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Environmental Earth Sciences

, Volume 71, Issue 2, pp 573–583 | Cite as

Flash flood mitigation as a positive consequence of anthropogenic forcing on the groundwater resource in a karst catchment

  • Hervé JourdeEmail author
  • A. Lafare
  • N. Mazzilli
  • G. Belaud
  • L. Neppel
  • N. Dörfliger
  • F. Cernesson
Special Issue

Abstract

The Mediterranean coastal region is prone to high-intensity rainfall events that are frequently associated with devastating flash floods. This paper discusses the role of a karst aquifer system in the flash floods of a Mediterranean river, the Lez river. Most of the Lez river watershed is located on karst terrains where interactions between surface water and groundwater take place. During extreme rainfall events, the presence of fractures and well-developed karst features in carbonate terrains enhances the infiltration processes and involves the concentration of the recharge into highly organized and permeable flow paths. The groundwater, therefore, quickly moves towards the natural outlets of the karst system. The influence of the Lez karst aquifer system on the associated river floods dynamics is analysed while considering the spatially distributed rainfall, as well as the time series of the groundwater level within the aquifer and of the Lez river discharge measured at various gauging stations. Special attention is given to the relative importance of the surface and underground processes involved in flash flood genesis. It is shown that the karst groundwater contributes to flash floods under certain conditions, while high-rate pumping within the karst aquifer, which generates significant drawdown, may mitigate flash floods under other conditions.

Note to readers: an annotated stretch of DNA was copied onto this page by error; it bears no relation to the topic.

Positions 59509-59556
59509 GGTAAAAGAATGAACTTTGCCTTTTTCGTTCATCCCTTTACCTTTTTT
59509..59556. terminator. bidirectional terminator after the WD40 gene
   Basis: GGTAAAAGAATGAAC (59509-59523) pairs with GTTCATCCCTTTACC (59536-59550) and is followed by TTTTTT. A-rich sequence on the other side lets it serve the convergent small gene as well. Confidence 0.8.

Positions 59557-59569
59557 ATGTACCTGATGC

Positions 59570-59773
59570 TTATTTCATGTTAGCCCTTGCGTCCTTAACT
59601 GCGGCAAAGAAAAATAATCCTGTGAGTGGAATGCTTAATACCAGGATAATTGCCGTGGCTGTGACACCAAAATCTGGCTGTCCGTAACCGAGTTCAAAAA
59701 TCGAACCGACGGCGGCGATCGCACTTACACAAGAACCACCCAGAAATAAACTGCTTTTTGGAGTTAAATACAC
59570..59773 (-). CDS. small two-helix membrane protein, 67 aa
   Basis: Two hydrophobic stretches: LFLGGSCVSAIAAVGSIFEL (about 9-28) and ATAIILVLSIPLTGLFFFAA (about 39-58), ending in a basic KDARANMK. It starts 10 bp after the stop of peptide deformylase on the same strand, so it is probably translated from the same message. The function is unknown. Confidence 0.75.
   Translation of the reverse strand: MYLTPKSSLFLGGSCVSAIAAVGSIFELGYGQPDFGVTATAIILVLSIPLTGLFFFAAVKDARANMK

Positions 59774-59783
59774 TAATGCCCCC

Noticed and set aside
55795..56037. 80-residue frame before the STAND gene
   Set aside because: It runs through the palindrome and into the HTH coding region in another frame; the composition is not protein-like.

Keywords

Karst/river interactions Flash flood mitigation Groundwater management Mediterranean river Extreme rainfall 

Notes

Acknowledgments

The authors thank the DREAL LR, Montpellier Agglomération/Veolia and Météo France for providing part of the hydro meteorological data feeding the data base of the MEDYCYSS observatory (www.medycyss.org) used for this study.

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Copyright information

© Springer-Verlag Berlin Heidelberg 2013

Authors and Affiliations

  • Hervé Jourde
    • 1
    Email author
  • A. Lafare
    • 1
    • 2
  • N. Mazzilli
    • 1
    • 3
  • G. Belaud
    • 4
  • L. Neppel
    • 1
  • N. Dörfliger
    • 5
  • F. Cernesson
    • 6
  1. 1.Laboratoire Hydrosciences Montpellier, UMR 5569 CNRS-IRD-UM1-UM2Université Montpellier 2MontpellierFrance
  2. 2.British Geological SurveyNottinghamUK
  3. 3.Laboratoire EMMAH, UMR 1114 INRA-UAPVUniversité d’Avignon et des Pays de VaucluseAvignonFrance
  4. 4.Montpellier SupAgro, UMR G-eau AgroParisTech, CIHEAM-IAMM, Cirad, IRD, IRSTEASupAgro MontpellierMontpellier Cedex 1France
  5. 5.BRGMOrléansFrance
  6. 6.Agro Paris Tech, UMR Tetis AgroParisTech CIRAD IrsteaMontpellier Cedex 5France

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